When you take a snapshot, you capture the state of the virtual machine settings and the virtual disk. If you are taking a memory snapshot, you also capture the memory state of the virtual machine. These states are saved to files that reside with the virtual machine's base files.

A snapshot consists of files that are stored on a supported storage device. A Take Snapshot operation creates .vmdk, -delta.vmdk, .vmsd, and .vmsn files. By default, the first and all delta disks are stored with the base .vmdk file. The .vmsd and .vmsn files are stored in the virtual machine directory.

Delta disk files

A .vmdk file to which the guest operating system can write. The delta disk represents the difference between the current state of the virtual disk and the state that existed at the time that the previous snapshot was taken. When you take a snapshot, the state of the virtual disk is preserved, which prevents the guest operating system from writing to it, and a delta or child disk is created.

A delta disk has two files, including a descriptor file that is small and contains information about the virtual disk, such as geometry and child-parent relationship information, and a corresponding file that contains the raw data.

Note

If you are looking at a datastore with the Datastore Browser in the vSphere Client, you see only one entry to represent both files.

The files that make up the delta disk are referred to as child disks or redo logs. A child disk is a sparse disk. Sparse disks use the copy-on-write mechanism, in which the virtual disk contains no data in places, until copied there by a write operation. This optimization saves storage space. A grain is the unit of measure in which the sparse disk uses the copy-on-write mechanism. Each grain is a block of sectors that contain virtual disk data. The default size is 128 sectors or 64KB.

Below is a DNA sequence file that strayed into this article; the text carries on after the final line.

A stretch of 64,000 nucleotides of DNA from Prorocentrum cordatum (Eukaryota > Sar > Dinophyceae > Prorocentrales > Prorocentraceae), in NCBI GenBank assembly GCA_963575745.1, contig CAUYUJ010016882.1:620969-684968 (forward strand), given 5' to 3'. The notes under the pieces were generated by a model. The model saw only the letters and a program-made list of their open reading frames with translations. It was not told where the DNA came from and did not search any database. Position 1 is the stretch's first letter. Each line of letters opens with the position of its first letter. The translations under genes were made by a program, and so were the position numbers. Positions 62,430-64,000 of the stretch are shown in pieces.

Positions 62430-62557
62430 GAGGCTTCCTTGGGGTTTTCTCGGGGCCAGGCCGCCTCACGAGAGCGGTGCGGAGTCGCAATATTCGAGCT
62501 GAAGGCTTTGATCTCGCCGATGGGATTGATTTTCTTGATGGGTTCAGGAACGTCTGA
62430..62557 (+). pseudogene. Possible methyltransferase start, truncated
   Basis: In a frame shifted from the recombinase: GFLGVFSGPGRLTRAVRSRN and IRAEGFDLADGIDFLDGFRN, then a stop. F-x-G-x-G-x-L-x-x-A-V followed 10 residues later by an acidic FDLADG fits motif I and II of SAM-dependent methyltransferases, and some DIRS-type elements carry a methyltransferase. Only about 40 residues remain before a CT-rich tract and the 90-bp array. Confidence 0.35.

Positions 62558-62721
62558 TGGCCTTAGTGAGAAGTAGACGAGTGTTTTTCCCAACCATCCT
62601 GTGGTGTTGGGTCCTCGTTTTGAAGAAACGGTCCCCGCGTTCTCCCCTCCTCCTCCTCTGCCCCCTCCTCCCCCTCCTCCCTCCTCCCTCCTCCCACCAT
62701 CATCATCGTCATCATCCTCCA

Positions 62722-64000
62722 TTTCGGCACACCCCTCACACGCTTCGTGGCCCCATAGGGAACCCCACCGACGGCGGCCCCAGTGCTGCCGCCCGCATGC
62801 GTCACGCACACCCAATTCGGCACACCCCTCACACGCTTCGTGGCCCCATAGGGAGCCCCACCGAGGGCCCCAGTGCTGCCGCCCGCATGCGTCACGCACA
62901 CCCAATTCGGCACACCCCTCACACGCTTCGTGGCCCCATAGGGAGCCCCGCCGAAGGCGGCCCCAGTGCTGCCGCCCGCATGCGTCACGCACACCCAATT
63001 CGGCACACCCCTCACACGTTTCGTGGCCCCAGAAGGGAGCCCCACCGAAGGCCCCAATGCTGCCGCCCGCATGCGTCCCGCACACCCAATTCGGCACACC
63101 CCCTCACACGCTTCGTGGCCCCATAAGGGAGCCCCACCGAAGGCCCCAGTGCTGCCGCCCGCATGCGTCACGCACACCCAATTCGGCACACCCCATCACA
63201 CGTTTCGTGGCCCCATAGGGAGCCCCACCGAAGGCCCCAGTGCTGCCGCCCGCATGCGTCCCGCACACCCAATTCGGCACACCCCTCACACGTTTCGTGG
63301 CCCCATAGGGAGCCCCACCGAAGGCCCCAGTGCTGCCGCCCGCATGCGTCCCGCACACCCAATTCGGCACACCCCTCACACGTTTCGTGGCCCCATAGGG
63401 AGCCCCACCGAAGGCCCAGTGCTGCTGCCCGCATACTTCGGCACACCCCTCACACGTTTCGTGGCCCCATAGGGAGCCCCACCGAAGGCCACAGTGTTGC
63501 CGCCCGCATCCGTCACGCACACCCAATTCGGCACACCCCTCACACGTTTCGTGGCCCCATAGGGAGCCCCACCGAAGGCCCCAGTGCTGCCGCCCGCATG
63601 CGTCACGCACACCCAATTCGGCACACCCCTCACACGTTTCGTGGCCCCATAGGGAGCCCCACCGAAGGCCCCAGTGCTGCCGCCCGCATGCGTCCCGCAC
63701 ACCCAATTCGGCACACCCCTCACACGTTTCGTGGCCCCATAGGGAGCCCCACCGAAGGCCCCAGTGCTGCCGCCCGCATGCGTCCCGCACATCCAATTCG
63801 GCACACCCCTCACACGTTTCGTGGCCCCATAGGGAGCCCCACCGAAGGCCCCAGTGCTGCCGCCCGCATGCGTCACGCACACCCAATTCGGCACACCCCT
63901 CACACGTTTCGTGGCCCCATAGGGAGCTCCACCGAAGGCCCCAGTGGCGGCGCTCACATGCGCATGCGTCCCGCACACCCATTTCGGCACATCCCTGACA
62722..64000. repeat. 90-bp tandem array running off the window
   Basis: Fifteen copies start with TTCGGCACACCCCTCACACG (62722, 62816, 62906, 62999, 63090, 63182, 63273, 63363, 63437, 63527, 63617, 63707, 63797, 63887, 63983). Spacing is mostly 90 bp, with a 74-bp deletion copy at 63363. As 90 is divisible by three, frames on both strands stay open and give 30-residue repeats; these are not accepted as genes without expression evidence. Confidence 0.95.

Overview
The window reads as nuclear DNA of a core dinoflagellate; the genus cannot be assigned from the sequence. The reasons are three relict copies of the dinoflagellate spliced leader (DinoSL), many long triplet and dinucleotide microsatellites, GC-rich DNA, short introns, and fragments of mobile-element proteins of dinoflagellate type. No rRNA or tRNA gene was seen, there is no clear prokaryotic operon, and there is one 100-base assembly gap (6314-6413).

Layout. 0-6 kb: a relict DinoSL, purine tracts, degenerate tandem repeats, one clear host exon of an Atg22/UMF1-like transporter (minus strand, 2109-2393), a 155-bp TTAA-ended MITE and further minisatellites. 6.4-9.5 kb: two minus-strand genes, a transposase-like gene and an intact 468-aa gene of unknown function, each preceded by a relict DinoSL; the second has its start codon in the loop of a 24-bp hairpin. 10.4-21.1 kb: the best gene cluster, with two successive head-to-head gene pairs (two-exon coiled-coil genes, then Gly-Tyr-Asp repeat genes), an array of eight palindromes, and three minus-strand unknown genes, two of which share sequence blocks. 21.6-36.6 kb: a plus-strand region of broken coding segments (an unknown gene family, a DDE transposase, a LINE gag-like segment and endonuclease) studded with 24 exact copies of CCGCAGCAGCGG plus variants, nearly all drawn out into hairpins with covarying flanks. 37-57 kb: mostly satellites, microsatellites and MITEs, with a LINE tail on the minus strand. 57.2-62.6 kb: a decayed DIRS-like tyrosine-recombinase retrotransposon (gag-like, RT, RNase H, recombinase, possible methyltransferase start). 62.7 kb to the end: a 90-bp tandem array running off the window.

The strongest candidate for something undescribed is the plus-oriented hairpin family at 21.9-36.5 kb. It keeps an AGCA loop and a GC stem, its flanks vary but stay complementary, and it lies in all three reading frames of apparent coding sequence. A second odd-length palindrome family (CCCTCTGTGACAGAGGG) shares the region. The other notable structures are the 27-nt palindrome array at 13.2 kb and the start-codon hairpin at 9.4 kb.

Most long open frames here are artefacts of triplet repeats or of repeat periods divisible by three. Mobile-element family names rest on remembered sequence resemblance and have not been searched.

Flat file

A -flat.vmdk file that is one of two files that comprises the base disk. The flat disk contains the raw data for the base disk. This file does not appear as a separate file in the Datastore Browser.

Database file

A .vmsd file that contains the virtual machine's snapshot information and is the primary source of information for the Snapshot Manager. This file contains line entries, which define the relationships between snapshots and between child disks for each snapshot.

Memory file

A .vmsn file that includes the active state of the virtual machine. Capturing the memory state of the virtual machine lets you revert to a turned on virtual machine state. With nonmemory snapshots, you can only revert to a turned off virtual machine state. Memory snapshots take longer to create than nonmemory snapshots. The time the ESX host takes to write the memory onto the disk is relative to the amount of memory the virtual machine is configured to use.

A Take Snapshot operation creates .vmdk, -delta.vmdk, vmsd, and vmsn files.

File

Description

vmname-number.vmdk and vmname-number-delta.vmdk

Snapshot file that represents the difference between the current state of the virtual disk and the state that existed at the time the previous snapshot was taken.

The filename uses the following syntax, S1vm-000001.vmdk where S1vm is the name of the virtual machine and the six-digit number, 000001, is based on the files that already exist in the directory. The number does not consider the number of disks that are attached to the virtual machine.

vmname.vmsd

Database of the virtual machine's snapshot information and the primary source of information for the Snapshot Manager.

vmname.Snapshotnumber.vmsn

Memory state of the virtual machine at the time you take the snapshot. The file name uses the following syntax, S1vm.snapshot1.vmsn, where S1vm is the virtual machine name, and snapshot1 is the first snapshot.

Note

A .vmsn file is created each time you take a snapshot, regardless of the memory selection. A .vmsn file without memory is much smaller than one with memory.